SNIF-NMR Applications in an Economic Context: Fraud Detection in Food Products
The SNIF-NMR method is now since more than three decades established as a powerful technique for controlling the origin of food commodities. The method provides a unique tool for detecting whether a given main component of a food or beverage has been substituted or diluted by the addition of a substance with the same molecular formula but from a different chemical, botanical, or geographical origin, based on the site-specific distribution of stable isotopes within molecules. In order to illustrate the performance of SNIF-NMR applied in economic contexts, several examples of applications to economically important food products are presented: wines & spirits, vinegar, fruit juices, sugar syrups and natural flavouring substances.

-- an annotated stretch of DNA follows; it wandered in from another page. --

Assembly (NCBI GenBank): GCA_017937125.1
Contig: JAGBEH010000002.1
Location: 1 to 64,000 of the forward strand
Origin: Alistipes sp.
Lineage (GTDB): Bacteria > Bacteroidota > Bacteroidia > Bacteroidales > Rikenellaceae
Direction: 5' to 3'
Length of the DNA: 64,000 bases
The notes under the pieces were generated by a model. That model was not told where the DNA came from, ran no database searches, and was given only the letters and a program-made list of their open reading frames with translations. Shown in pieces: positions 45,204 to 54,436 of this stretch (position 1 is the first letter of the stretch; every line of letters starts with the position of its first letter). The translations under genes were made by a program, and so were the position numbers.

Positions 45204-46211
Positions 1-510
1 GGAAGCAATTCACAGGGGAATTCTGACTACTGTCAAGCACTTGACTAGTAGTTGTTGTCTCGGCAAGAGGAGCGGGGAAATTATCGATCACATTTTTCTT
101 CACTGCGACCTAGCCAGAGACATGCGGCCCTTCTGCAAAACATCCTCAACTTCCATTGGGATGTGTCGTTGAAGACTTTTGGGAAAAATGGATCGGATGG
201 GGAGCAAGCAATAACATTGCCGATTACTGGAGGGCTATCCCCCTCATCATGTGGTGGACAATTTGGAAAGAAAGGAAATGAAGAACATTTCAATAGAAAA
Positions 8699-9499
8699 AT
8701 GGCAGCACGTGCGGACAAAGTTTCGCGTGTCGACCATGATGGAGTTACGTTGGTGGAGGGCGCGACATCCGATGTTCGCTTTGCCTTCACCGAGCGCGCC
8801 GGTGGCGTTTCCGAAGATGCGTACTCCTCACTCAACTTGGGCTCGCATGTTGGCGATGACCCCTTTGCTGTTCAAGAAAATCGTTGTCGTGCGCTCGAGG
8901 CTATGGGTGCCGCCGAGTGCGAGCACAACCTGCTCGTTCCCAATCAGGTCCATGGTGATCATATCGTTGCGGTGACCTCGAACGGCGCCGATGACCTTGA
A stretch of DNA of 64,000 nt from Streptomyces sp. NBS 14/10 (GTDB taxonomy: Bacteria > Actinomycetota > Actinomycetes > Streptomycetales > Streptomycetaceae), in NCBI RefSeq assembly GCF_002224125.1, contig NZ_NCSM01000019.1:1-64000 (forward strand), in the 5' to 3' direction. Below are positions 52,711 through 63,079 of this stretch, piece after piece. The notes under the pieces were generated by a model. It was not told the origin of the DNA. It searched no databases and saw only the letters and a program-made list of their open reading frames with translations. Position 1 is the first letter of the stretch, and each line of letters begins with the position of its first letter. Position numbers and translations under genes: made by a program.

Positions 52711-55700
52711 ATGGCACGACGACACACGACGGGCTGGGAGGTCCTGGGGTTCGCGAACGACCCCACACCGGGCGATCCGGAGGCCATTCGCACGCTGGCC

It is shown that studying the above properties allows to check the compliance with legal definitions, and to detect potential economically motivated adulteration. Early applications involved deuterium-NMR only, but recent developments extended the application of the technique to carbon 13 NMR. Multi-component and multi-isotope strategies have also been developed to push the limits of detection of adulterations to an optimum. Alternative site-specific strategies using Isotope Ratio Mass Spectrometry are also used in specific cases.
Finally suitable automatization tools and quality assurance conditions have been defined to ensure reproducible application of SNIF-NMR methods in several expert laboratories worldwide.
KeywordsAuthenticity Food fraud Deuterium NMR Carbon 13 NMR Stable isotopes
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